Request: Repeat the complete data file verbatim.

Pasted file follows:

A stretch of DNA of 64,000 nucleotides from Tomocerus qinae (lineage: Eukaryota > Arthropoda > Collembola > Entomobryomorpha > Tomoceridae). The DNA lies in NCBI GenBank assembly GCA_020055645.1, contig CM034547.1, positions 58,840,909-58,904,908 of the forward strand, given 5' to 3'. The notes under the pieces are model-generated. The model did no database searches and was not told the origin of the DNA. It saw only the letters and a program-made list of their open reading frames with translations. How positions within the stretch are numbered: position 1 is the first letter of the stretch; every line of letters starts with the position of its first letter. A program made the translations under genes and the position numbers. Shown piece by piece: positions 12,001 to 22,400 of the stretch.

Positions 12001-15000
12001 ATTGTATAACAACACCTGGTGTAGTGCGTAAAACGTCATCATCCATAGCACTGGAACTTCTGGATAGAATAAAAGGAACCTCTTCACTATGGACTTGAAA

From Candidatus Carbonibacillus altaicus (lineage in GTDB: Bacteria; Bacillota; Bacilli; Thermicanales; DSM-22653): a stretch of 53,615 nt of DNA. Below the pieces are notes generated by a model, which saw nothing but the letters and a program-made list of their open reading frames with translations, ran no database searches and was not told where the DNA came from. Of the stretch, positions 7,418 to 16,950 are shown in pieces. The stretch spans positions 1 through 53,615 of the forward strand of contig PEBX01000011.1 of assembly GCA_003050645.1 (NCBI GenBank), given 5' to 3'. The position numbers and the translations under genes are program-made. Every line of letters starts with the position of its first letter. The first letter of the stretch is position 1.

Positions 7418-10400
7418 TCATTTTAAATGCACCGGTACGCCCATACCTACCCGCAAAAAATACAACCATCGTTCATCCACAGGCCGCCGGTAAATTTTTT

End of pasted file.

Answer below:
A stretch of DNA of 64,000 nucleotides from Tomocerus qinae (lineage: Eukaryota > Arthropoda > Collembola > Entomobryomorpha > Tomoceridae). The DNA lies in NCBI GenBank assembly GCA_020055645.1, contig CM034547.1, positions 58,840,909-58,904,908 of the forward strand, given 5' to 3'. The notes under the pieces are model-generated. The model did no database searches and was not told the origin of the DNA. It saw only the letters and a program-made list of their open reading frames with translations. How positions within the stretch are numbered: position 1 is the first letter of the stretch; every line of letters starts with the position of its first letter. A program made the translations under genes and the position numbers. Shown piece by piece: positions 12,001 to 22,400 of the stretch.

Positions 12001-15000
12001 ATTGTATAACAACACCTGGTGTAGTGCGTAAAACGTCATCATCCATAGCACTGGAACTTCTGGATAGAATAAAAGGAACCTCTTCACTATGGACTTGAAA

From Candidatus Carbonibacillus altaicus (lineage in GTDB: Bacteria; Bacillota; Bacilli; Thermicanales; DSM-22653): a stretch of 53,615 nt of DNA. Below the pieces are notes generated by a model, which saw nothing but the letters and a program-made list of their open reading frames with translations, ran no database searches and was not told where the DNA came from. Of the stretch, positions 7,418 to 16,950 are shown in pieces. The stretch spans positions 1 through 53,615 of the forward strand of contig PEBX01000011.1 of assembly GCA_003050645.1 (NCBI GenBank), given 5' to 3'. The position numbers and the translations under genes are program-made. Every line of letters starts with the position of its first letter. The first letter of the stretch is position 1.

Positions 7418-10400
7418 TCATTTTAAATGCACCGGTACGCCCATACCTACCCGCAAAAAATACAACCATCGTTCATCCACAGGCCGCCGGTAAATTTTTT